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Before England created Welsh fiefs, what would the rulers of land be called in the area now called Wales? Wales existed as smaller kingdoms, ruled by kings, but were there lesser titles, such as how in England we had dukes and earls and barons?

Wikipedia gives a list of translations of British titles (such as baron to barwn) but these seem to be simply the Welsh translation for English words as opposed to actual titles held by lords. Did early Wales or the early Welsh kingdoms even have lower-ranking lords?

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    Well, the towne of Llanfair­pwllgwyngyll­gogery­chwyrn­drobwll­llan­tysilio­gogo­goch lived under the feudal Kingdom of Gwynedd, which of course doesn't answer the question but you have no idea how long I've waited to be able to use that name in conversation... – CGCampbell Nov 20 '15 at 20:26
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Brenhin Pennaf - the high king, supreme king
Brenhin - king
Pendeuic - duke
Arglwyd - baron or landed lord
Canghellor - governor
Deleyr - mayor or count, a local chief

Hyneyw - a royal counselor
Tywysog - a noble

Note that all of these words have lots of different spellings. A king may be "brennin" or "brennan" or "vrenhin" or many other spellings.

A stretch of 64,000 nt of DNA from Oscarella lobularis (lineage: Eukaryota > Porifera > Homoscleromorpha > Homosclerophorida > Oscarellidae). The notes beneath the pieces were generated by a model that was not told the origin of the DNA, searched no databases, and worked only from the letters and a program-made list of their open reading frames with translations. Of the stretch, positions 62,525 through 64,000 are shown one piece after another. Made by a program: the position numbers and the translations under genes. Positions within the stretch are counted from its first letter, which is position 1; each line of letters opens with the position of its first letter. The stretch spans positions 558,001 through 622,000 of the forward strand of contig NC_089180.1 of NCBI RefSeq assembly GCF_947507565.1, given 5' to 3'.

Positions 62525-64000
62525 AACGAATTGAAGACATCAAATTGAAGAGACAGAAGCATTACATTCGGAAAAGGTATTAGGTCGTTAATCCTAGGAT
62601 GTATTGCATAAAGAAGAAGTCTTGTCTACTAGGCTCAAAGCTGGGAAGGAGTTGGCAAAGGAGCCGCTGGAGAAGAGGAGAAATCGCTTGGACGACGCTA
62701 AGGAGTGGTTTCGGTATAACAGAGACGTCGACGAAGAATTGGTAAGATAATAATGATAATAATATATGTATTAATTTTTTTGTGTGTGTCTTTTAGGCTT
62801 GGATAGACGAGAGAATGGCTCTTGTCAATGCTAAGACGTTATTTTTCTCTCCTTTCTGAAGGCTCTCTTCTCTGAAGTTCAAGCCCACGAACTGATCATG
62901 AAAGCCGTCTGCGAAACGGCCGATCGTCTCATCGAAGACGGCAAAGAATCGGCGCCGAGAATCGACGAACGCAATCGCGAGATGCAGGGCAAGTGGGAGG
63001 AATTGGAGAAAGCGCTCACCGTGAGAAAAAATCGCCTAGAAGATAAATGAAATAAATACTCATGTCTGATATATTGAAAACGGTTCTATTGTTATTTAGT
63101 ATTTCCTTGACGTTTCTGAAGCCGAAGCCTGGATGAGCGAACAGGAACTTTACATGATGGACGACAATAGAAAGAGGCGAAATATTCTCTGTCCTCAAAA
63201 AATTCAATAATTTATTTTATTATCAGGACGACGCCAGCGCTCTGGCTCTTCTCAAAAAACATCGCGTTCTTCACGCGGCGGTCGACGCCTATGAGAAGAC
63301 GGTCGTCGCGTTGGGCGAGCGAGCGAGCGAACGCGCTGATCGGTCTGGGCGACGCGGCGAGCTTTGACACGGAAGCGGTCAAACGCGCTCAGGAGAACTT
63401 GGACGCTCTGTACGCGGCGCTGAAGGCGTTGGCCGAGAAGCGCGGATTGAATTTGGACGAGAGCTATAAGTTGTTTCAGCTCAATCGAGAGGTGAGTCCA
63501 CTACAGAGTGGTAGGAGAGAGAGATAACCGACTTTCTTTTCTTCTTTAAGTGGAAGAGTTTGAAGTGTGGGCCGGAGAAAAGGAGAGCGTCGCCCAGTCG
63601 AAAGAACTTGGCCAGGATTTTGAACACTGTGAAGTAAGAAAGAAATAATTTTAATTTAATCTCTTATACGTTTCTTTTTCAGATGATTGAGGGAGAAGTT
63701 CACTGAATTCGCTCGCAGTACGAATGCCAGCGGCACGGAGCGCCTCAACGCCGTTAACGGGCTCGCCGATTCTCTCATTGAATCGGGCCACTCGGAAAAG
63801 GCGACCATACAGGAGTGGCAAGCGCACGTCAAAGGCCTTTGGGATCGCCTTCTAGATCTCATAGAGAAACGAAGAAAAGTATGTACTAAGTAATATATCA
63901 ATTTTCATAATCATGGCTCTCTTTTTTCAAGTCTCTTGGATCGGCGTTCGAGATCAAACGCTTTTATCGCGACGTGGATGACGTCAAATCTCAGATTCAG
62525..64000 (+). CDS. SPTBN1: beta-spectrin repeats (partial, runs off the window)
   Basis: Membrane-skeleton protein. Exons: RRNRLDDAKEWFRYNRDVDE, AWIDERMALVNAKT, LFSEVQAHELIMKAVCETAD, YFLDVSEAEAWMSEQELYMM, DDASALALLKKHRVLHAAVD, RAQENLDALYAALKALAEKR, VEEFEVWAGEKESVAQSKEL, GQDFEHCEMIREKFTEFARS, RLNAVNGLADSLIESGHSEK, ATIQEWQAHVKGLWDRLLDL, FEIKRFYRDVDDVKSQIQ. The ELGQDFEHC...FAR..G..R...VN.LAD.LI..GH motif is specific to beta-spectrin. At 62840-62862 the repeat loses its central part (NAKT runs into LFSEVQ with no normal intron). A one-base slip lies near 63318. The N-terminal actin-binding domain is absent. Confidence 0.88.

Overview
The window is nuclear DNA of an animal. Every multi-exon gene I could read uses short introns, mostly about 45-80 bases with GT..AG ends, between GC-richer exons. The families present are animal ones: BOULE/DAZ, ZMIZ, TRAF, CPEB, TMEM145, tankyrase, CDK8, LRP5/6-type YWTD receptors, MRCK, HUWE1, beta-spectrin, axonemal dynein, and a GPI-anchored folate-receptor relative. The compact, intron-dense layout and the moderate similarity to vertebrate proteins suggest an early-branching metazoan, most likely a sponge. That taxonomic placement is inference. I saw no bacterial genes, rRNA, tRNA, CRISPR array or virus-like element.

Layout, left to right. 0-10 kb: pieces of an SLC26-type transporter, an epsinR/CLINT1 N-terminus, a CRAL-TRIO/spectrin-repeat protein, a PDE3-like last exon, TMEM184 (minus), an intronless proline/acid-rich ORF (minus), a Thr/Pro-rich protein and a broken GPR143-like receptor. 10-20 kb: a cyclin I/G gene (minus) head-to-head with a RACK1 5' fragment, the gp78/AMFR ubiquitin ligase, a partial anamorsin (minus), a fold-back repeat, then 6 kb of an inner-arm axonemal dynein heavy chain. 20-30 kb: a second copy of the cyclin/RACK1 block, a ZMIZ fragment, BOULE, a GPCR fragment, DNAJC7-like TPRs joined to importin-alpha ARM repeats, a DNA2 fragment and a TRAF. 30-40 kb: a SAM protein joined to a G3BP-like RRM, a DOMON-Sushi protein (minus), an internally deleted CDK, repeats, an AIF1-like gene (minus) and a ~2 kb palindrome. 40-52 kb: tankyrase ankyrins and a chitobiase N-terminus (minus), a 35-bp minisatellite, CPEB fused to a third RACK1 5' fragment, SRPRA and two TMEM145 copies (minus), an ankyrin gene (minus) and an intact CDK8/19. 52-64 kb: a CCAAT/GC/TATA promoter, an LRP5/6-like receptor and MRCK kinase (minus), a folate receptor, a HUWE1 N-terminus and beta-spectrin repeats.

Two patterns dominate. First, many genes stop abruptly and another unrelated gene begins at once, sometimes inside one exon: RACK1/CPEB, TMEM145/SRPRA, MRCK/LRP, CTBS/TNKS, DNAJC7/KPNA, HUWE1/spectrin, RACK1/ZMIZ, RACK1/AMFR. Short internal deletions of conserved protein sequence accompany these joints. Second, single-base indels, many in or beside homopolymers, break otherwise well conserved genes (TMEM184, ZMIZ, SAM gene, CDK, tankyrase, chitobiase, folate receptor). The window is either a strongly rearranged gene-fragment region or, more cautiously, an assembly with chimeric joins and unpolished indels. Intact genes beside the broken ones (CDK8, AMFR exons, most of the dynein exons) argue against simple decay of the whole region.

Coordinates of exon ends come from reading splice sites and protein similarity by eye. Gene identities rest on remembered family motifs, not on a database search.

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    Wow that was quick! Thanks so much I've been searching for ages and came up utterly dry. Do you have a source for it or is it your own knowledge (curious)? For Pendeuic a Google search pops up prince. Is that just a quirk of the language/interchangeable? Wish I could upvote more than once if I'm honest. – Mac Cooper Nov 20 '15 at 22:02
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    A pendeuic is like a duke, not the son of a king. The Google word is just using "prince" in the Machiavellian sense of a noble leader. – Tyler Durden Nov 20 '15 at 22:30
  • Ah excellent. If I may be ever more annoying, is Tywysog a generic term or did it fit somewhere specifically in the hierarchy? And could you elaborate on the Deleyr (in terms of position - like today a mayor and a count/earl have very different connotations)? – Mac Cooper Nov 20 '15 at 22:51
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    Any noble is a tywysog, so the brennan is a tywysog too (unless he is some random bastard with no lineage); it just means you are of noble blood. A deleyr is a local chieftain, so that would be like the mayor in the case of a city. It is sort of the lowest level of a lord, so maybe baronet or something like that would be a closer approximation. – Tyler Durden Nov 20 '15 at 22:54
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    Since the prefices pen- and penn- mean roughly head or chief in Welsh, one have to ask if deuic has meaning on it's own. Is a pendeuic actually the "head deuic"? Also since "pendragon", translates literally as "head dragon" and refers to a war chief, might that title correspond to the Marquis of a March.? – Pieter Geerkens Nov 21 '15 at 21:21

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